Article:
The exact cause of scleroderma is not known. It may be due to genetics, the environment, or a problem with how the immune system works.

Risk Factors

Scleroderma is more common in females. It often starts between 20 and 50 years of age.

The risk of this problem is raised in people who have other family members with lupus.



Symptoms vary from person to person. Some problems may be:

  • Numbness, discomfort, or a change in skin color in the fingers and toes
  • Tight, thickened, or shiny skin
  • Muscle pain
  • Diarrhea or problems passing stool
Raynaud Phenomenon Symptom
Low blood flwo to fingers, vasoconstriction
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The doctor will ask about symptoms and past health. A physical exam will be done.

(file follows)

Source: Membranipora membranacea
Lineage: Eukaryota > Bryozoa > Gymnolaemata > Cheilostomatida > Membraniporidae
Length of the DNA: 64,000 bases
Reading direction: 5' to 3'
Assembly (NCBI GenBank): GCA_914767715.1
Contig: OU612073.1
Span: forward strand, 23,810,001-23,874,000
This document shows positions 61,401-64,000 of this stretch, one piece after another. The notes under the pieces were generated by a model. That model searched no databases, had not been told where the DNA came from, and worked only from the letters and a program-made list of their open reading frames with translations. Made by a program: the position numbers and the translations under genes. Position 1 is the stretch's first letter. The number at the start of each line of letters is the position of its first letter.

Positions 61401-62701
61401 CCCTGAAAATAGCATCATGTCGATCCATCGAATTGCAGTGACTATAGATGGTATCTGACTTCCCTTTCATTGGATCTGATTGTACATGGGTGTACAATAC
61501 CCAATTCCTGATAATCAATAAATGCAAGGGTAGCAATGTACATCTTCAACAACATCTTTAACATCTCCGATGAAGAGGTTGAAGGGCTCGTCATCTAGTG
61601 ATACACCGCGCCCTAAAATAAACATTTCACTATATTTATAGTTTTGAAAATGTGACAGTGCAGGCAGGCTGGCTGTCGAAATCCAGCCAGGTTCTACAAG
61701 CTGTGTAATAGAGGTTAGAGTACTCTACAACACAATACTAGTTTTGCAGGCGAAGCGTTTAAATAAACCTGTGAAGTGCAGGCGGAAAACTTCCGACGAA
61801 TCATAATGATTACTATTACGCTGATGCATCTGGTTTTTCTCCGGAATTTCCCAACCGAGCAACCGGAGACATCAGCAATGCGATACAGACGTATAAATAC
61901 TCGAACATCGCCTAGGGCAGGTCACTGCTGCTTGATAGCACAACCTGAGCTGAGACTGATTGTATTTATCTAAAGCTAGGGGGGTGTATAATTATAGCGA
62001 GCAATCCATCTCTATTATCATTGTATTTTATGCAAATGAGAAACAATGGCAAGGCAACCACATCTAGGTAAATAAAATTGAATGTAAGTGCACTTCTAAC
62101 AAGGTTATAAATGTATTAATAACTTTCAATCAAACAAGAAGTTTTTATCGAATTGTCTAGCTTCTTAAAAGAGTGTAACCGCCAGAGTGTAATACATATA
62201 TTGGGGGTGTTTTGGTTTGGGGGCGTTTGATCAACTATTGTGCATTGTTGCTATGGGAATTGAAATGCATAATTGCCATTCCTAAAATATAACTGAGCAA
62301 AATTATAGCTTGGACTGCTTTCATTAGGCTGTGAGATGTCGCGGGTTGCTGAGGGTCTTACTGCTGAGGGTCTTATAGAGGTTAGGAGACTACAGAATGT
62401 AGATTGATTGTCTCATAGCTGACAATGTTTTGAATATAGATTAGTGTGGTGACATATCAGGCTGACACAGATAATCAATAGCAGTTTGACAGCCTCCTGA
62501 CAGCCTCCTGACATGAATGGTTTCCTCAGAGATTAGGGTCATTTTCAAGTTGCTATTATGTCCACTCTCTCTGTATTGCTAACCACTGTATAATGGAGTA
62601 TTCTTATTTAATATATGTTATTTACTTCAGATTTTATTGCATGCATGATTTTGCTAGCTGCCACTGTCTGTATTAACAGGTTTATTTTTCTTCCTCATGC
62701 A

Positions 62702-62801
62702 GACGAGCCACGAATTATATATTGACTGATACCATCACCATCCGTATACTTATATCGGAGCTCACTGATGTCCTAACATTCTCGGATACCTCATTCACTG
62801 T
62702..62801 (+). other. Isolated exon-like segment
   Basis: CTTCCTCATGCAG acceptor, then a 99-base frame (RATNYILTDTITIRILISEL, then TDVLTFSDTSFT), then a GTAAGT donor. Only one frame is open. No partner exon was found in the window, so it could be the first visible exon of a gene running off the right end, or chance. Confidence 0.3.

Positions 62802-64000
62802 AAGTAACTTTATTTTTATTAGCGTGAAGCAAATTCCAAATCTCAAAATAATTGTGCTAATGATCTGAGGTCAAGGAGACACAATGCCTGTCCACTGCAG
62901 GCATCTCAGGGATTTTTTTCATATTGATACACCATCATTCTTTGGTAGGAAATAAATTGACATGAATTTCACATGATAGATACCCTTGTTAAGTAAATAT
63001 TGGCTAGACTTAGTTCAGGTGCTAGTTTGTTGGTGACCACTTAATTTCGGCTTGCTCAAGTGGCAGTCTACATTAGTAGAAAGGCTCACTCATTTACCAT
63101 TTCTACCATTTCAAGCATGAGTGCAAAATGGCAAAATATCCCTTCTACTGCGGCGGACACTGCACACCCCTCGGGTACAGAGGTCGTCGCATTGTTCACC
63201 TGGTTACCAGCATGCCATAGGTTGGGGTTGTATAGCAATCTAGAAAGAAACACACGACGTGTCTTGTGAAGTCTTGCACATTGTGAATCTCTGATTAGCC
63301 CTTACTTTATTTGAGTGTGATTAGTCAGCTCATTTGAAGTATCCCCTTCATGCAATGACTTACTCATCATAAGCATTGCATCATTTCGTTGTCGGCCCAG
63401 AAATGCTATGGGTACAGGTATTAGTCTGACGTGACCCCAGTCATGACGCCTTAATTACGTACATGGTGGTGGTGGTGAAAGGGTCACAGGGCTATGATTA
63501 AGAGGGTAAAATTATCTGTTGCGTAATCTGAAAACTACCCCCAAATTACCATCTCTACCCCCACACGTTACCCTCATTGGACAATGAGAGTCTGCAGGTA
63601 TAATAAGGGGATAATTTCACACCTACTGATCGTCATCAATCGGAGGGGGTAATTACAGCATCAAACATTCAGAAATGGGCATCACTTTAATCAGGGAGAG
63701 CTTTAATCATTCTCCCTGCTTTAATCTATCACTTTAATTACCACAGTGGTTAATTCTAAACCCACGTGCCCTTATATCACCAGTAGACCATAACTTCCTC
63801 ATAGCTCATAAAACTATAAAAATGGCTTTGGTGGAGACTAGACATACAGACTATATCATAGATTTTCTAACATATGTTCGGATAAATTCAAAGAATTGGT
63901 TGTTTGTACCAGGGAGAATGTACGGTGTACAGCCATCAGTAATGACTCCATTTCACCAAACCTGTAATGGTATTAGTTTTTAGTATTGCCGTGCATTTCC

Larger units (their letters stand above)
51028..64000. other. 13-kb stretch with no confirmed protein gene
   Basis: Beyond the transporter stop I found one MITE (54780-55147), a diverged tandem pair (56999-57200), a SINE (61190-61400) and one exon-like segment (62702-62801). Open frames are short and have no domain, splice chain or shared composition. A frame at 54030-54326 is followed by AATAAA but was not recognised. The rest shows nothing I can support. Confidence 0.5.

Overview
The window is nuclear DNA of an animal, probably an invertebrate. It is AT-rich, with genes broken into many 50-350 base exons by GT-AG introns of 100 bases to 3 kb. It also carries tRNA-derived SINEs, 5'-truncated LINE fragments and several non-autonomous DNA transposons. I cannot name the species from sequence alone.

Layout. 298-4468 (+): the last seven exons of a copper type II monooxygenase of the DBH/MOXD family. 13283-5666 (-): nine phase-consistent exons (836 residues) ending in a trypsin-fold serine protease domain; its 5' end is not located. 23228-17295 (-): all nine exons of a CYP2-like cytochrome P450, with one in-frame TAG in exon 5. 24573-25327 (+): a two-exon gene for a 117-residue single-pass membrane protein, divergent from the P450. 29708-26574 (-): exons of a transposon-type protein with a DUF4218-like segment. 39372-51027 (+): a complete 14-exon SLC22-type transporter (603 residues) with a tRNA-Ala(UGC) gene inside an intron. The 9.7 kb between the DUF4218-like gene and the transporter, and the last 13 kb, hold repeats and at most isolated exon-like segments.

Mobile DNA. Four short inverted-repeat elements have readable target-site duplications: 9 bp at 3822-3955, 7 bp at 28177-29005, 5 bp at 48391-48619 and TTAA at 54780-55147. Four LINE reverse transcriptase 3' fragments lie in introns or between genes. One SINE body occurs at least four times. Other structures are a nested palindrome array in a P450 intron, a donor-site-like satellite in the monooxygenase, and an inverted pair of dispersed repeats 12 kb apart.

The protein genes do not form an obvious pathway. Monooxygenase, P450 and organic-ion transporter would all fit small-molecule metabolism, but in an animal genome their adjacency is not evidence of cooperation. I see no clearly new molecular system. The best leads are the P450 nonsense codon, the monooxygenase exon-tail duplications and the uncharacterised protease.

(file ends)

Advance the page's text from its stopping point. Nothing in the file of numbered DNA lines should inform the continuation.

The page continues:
Blood tests may be done to look for antibodies linked to scleroderma.

A sample of skin may be tested. This can be done with a biopsy.

Pictures of the body may be taken. This can be done with:



There is no cure. The goal of treatment is to manage the symptoms a person is having. Choices are:

  • Medicines to:
    • Ease pain and swelling
    • Treat skin changes
    • Widen blood vessels
    • Suppress the immune system
    • Reduce stomach acid
  • Physical therapy to help with strength and flexibility
  • Occupational therapy to learn how to do day-to-day activities
  • Phototherapy to thin out the skin


There are no known guidelines to prevent scleroderma.

This content is reviewed regularly and is updated when new and relevant evidence is made available. This information is neither intended nor implied to be a substitute for professional medical advice. Always seek the advice of your physician or other qualified health provider prior to starting any new treatment or with questions regarding a medical condition.

Edits to original content made by Denver Health.